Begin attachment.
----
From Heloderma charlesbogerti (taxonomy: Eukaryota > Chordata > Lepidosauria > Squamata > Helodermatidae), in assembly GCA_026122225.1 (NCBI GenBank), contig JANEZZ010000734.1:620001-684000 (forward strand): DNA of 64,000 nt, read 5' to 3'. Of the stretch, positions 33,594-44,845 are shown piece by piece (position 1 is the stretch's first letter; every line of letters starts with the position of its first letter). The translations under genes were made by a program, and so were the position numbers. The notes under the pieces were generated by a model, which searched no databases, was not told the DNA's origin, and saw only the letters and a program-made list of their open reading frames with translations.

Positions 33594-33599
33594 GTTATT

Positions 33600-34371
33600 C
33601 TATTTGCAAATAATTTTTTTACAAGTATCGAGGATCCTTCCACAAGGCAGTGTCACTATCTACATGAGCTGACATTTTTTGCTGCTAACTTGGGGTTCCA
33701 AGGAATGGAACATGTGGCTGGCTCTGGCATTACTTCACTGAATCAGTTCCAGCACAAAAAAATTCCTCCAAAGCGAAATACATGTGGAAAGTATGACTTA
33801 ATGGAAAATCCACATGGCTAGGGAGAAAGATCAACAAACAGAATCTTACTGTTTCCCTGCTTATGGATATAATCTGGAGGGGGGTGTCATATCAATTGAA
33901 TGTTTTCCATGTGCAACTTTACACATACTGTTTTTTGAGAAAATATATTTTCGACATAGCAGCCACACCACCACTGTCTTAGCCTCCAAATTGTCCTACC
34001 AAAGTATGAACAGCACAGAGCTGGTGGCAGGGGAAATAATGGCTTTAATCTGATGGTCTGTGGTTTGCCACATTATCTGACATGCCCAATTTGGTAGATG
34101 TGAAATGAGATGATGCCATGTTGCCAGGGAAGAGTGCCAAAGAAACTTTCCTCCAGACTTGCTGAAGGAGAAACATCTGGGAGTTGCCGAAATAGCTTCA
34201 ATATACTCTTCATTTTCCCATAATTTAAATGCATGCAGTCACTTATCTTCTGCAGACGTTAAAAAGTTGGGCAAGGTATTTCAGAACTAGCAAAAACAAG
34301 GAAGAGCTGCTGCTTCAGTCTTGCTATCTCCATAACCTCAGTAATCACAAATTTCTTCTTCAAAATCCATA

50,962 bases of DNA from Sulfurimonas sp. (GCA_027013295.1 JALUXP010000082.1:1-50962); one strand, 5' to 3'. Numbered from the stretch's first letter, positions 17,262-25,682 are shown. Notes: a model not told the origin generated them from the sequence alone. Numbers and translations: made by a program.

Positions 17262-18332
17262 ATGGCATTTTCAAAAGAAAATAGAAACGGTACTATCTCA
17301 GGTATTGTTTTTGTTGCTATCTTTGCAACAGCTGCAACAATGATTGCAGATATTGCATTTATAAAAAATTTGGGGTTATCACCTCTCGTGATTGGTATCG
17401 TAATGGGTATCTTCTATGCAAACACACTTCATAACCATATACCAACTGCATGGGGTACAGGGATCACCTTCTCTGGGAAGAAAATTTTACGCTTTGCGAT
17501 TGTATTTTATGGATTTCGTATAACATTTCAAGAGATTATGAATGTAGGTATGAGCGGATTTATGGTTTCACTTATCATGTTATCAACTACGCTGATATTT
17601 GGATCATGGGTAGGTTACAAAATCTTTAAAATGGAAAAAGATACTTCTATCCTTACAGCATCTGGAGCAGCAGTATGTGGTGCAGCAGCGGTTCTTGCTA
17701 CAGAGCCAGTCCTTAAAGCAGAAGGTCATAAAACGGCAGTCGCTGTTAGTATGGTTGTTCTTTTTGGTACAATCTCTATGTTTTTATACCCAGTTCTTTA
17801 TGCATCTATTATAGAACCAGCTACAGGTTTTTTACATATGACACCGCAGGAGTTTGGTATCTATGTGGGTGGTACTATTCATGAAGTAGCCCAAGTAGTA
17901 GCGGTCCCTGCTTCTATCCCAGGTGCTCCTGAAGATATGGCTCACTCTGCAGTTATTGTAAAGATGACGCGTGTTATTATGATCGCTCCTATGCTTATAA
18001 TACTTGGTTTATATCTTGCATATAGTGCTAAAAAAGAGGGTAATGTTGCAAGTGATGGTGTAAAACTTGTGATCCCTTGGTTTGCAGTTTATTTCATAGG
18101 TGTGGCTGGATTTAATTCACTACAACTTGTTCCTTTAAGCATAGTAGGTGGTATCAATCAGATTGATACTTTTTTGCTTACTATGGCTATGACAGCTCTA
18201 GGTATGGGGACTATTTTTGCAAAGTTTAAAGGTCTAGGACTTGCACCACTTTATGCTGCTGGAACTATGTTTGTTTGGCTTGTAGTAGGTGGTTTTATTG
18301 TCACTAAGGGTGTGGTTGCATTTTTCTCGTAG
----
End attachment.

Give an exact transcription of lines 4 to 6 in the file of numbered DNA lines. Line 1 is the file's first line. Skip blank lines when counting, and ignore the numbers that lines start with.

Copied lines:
Positions 33600-34371
33600 C
33601 TATTTGCAAATAATTTTTTTACAAGTATCGAGGATCCTTCCACAAGGCAGTGTCACTATCTACATGAGCTGACATTTTTTGCTGCTAACTTGGGGTTCCA